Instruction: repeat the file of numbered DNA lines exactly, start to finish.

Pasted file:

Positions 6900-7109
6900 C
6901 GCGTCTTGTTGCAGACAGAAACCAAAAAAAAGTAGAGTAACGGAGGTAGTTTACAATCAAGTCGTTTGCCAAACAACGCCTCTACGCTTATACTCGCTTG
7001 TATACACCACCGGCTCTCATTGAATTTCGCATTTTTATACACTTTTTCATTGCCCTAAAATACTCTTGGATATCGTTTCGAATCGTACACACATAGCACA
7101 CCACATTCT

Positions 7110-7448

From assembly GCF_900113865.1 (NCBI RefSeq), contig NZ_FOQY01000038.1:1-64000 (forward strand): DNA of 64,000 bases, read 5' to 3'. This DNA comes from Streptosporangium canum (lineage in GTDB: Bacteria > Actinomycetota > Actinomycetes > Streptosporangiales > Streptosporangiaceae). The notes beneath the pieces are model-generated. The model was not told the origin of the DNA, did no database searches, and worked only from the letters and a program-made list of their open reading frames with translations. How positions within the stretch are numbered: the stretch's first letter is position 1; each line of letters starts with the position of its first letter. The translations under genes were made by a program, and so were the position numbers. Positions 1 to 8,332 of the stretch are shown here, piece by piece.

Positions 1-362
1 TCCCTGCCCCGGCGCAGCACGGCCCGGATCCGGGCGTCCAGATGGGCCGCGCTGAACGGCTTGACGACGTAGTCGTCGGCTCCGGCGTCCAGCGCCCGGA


Positions 6900-7109
6900 C
6901 GCGTCTTGTTGCAGACAGAAACCAAAAAAAAGTAGAGTAACGGAGGTAGTTTACAATCAAGTCGTTTGCCAAACAACGCCTCTACGCTTATACTCGCTTG
7001 TATACACCACCGGCTCTCATTGAATTTCGCATTTTTATACACTTTTTCATTGCCCTAAAATACTCTTGGATATCGTTTCGAATCGTACACACATAGCACA
7101 CCACATTCT

Positions 7110-7448

From assembly GCF_900113865.1 (NCBI RefSeq), contig NZ_FOQY01000038.1:1-64000 (forward strand): DNA of 64,000 bases, read 5' to 3'. This DNA comes from Streptosporangium canum (lineage in GTDB: Bacteria > Actinomycetota > Actinomycetes > Streptosporangiales > Streptosporangiaceae). The notes beneath the pieces are model-generated. The model was not told the origin of the DNA, did no database searches, and worked only from the letters and a program-made list of their open reading frames with translations. How positions within the stretch are numbered: the stretch's first letter is position 1; each line of letters starts with the position of its first letter. The translations under genes were made by a program, and so were the position numbers. Positions 1 to 8,332 of the stretch are shown here, piece by piece.

Positions 1-362
1 TCCCTGCCCCGGCGCAGCACGGCCCGGATCCGGGCGTCCAGATGGGCCGCGCTGAACGGCTTGACGACGTAGTCGTCGGCTCCGGCGTCCAGCGCCCGGA